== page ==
An attorney is murdered in a small town. The police force is already grappling with the brutal death of a schoolgirl in the woods, and months have passed without a single good lead. Inspector John Crow is brought in from Scotland Yard to manage the lawyer’s murder investigation, much to the irritation of the local detective chief inspector.
What he finds seems to lead nowhere, and fast. The lawyer was highly regarded, but a notorious womanizer. He’d hired a private detective for a case of suspected infidelity but never reported to results to the client. His housekeeper was also his mistress, who tolerated his wanderings. And everyone involved seems to be holding back information that could lead to the killer.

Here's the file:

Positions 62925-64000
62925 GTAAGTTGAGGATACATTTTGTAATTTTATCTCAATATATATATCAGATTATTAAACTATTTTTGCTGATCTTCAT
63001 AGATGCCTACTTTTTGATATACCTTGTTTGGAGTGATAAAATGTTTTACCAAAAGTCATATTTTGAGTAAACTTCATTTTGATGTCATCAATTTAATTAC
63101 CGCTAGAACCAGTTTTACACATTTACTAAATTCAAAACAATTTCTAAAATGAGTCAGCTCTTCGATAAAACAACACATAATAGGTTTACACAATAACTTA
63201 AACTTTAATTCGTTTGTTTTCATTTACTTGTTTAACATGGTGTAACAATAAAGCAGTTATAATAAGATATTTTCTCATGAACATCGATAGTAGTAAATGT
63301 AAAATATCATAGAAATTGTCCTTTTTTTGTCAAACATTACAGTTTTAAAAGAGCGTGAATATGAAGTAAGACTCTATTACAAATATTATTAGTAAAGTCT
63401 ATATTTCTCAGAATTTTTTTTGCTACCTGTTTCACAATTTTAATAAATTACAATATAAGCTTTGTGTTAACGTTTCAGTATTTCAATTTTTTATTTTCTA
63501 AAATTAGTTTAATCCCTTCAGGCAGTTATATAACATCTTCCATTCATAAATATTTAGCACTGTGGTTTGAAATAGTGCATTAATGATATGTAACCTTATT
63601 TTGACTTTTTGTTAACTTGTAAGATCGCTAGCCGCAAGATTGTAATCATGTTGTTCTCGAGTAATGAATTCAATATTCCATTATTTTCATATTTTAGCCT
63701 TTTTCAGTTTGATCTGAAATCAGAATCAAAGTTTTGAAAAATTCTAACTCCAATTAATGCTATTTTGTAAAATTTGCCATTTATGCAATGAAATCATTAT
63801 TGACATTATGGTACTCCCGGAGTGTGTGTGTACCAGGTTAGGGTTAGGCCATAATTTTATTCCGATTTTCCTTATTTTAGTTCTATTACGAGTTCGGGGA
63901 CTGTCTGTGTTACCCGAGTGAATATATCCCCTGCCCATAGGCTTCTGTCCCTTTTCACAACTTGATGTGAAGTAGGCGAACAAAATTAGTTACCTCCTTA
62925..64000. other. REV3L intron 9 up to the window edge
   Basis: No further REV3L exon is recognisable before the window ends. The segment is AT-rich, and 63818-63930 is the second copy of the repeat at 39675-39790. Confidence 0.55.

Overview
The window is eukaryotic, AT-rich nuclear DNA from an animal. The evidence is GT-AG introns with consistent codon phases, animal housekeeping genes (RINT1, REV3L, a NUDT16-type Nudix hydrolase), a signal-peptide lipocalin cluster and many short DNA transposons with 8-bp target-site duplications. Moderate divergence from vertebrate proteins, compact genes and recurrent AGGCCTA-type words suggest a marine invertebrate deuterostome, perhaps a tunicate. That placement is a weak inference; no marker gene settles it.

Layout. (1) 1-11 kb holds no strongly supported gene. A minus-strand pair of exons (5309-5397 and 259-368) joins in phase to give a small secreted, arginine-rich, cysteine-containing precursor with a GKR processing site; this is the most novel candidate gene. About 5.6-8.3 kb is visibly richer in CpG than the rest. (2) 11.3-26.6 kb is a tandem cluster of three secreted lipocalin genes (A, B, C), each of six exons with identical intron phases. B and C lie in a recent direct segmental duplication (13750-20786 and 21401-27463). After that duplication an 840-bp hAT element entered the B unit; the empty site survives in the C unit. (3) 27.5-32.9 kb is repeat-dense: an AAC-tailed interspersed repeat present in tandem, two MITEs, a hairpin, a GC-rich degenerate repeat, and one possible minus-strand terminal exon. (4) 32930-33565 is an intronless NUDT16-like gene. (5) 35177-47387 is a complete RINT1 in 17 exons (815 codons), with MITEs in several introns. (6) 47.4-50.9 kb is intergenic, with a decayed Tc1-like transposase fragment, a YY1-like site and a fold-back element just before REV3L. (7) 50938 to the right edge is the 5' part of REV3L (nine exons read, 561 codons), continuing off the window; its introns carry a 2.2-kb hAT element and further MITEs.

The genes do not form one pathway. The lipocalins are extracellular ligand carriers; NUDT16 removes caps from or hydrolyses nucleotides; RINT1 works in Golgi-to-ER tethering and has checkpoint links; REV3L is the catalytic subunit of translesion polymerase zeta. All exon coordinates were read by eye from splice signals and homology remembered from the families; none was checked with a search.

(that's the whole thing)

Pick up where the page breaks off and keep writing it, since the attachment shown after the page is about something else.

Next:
The Woods Murder is the third in the Inspector Crow mystery series by British author Roy Lewis. It’s a tale of murder with root far into the past, entangled with another murder investigation, police officers with chips on their shoulders who often make mistakes and miss the obvious, and a young woman thinking she’s protecting her boyfriend but leading herself into imminent danger.
Lewis is the author of some 60 other mysteries, novels, and short story collections. His Inspector Crow series includes A Lover Too Many, Murder in the Mine, The Woods Murder, Error of Judgment, and Murder for Money, among others. The Eric Ward series, of which The Sedleigh Hall Murder is the first (and originally published as A Certain Blindness in 1981), includes 17 novels. The Arnold Landon series is comprised of 22 novels. Lewis lives in northern England.
In addition to offer an intriguing story, The Woods Murder provides a more in-depth look at Inspector Crow than the first two novels in the series. He’s shown as his speculative best as he sails disastrously near the wrong suspect.
A Cotswolds Murder by Roy Lewis